Campfire Room set up at Rocky school
Students in Rocky Mountain House now have the opportunity to learn from a school in Red Deer.
At the Confluence Campus in Rocky, a building that encompasses schools run by Red Deer Catholic Regional Schools and Wild Rose Public Schools, as well as the Aboriginal Resource Centre, a new Campfire Room has been set up to facilitate online learning for students who may need that extra push to achieve high school graduation. Students using the room will be able to tap into programming offered through the St. Gabriel Online School based in Red Deer.
Wild Rose superintendent Brian Celli said the Aboriginal Resource Centre was created a few years ago to focus on cultural and spiritual teachings. While it has been a positive addition, the Campfire Room is intended to provide complementary academic supports.
“We need to make sure that we’re providing them with an appropriate program to take them somewhere, to where they might envision themselves in their futures. The Campfire Room is our attempt to begin to address a real need for very flexible and mobile learning environments for kids,” said Celli.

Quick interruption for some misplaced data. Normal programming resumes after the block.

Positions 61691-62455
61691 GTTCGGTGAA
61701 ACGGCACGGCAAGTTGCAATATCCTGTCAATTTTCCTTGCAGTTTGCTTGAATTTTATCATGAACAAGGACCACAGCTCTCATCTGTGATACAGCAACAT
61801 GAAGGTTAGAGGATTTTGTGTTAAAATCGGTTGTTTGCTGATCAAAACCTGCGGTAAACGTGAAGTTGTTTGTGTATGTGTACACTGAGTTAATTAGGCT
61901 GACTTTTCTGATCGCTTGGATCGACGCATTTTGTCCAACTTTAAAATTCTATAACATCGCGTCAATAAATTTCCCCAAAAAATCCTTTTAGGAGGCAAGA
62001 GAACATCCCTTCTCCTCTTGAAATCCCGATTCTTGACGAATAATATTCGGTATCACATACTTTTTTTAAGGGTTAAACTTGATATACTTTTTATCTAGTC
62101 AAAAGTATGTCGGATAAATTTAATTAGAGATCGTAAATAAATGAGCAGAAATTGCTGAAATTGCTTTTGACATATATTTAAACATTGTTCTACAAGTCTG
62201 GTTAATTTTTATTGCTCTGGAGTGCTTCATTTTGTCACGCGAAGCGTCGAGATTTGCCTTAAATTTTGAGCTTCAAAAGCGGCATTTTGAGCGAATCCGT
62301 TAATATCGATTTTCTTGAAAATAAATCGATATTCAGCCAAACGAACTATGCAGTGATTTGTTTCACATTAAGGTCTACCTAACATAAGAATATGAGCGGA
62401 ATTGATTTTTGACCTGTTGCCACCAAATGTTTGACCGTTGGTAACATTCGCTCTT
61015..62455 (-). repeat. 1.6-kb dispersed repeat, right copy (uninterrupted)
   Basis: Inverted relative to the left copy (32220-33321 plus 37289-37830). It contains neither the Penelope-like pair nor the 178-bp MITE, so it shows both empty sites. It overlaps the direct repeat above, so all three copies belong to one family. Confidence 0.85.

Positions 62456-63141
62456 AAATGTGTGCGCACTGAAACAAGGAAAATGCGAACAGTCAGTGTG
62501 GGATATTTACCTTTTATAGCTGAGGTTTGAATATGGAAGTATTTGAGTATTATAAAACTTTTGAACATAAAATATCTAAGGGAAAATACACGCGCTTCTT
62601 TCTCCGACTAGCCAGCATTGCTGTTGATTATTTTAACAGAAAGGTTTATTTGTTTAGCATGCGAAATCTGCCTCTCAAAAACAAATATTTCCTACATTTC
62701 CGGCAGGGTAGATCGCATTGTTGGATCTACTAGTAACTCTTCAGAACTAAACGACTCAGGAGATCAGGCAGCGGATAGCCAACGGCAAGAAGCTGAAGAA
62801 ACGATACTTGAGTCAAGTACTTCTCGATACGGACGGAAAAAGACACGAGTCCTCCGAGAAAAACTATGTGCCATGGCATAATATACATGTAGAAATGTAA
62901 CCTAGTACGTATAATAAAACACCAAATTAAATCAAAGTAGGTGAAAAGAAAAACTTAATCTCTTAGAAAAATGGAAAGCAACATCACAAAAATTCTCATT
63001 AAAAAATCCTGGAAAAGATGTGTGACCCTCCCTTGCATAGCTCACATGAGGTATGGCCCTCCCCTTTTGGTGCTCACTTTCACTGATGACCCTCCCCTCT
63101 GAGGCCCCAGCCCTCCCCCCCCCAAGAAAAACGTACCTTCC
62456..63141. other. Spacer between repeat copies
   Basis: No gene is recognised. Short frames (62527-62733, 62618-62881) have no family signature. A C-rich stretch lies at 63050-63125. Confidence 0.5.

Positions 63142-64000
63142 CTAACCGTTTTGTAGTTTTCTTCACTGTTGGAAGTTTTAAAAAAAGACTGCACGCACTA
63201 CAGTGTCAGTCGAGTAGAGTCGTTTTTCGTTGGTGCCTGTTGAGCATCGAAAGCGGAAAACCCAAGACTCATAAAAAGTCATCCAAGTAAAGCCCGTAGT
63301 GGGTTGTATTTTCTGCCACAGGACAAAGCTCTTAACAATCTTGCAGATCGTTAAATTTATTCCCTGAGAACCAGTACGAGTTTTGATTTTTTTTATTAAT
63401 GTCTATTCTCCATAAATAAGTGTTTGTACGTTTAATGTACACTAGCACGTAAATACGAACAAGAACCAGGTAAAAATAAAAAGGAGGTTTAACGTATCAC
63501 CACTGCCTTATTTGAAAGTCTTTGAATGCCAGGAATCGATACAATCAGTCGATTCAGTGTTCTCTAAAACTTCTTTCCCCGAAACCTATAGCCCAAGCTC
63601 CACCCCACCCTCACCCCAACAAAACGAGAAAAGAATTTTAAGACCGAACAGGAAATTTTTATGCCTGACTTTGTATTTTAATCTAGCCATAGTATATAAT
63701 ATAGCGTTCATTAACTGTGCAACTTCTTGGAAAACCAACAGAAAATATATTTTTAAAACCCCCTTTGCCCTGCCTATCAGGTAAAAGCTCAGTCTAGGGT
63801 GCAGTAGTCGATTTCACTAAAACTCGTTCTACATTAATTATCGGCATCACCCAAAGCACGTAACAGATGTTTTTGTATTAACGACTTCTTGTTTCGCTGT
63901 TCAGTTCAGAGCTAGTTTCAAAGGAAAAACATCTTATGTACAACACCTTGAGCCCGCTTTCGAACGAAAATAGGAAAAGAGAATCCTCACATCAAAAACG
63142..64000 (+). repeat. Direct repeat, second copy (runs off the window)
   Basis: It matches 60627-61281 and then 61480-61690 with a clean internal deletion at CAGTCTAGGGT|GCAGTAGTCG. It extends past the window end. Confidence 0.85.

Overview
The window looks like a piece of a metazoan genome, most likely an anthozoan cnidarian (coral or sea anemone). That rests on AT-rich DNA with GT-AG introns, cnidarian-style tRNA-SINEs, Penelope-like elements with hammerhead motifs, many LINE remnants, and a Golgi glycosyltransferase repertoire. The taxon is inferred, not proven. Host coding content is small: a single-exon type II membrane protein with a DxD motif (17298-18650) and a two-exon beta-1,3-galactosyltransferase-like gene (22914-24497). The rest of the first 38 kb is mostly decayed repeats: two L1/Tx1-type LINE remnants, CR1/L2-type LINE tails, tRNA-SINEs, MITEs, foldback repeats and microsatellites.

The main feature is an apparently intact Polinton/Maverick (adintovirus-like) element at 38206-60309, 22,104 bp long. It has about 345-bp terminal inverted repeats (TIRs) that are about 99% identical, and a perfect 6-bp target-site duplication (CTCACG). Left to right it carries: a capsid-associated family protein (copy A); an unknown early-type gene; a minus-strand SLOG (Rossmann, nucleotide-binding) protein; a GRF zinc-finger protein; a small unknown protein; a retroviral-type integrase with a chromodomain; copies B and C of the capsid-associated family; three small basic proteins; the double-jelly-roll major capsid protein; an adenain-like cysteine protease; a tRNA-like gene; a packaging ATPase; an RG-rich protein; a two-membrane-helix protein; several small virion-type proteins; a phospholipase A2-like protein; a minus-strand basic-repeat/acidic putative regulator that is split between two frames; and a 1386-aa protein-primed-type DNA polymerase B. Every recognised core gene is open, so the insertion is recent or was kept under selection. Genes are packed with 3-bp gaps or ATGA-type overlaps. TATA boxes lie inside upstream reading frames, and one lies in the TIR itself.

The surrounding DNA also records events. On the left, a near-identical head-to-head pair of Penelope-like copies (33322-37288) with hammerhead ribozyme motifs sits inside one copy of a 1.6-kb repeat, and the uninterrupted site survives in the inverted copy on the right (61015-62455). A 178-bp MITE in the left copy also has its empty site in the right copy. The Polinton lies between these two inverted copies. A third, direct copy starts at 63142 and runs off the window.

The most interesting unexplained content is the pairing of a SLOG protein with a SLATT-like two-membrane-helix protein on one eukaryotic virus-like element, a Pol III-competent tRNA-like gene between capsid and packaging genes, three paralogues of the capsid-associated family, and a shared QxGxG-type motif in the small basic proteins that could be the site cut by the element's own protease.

The project is a partnership between the two school divisions and Red Deer College, which has operated classrooms at the campus in the past. In the classroom, which will be staffed by a half-time teacher, students will be able to register in whatever program run through St. Gabriel that they need.
Students who need to catch up, have an opening in their timetable or who are falling through the cracks due to poor attendance can access the programming. Celli said the partners are also looking at creating other locally-developed courses, including one through which students could get a certificate in Aboriginal Studies.
“It’s going to work out really well because we wanted to do this for a while, but we didn’t really have good access to the types of online courses that we needed, so this was a big step to be able to partner with (Red Deer Catholic and Red Deer College) around that,” said Celli.
A few students have already enrolled in courses through the initiative, with Celli expecting the program will experience strong growth.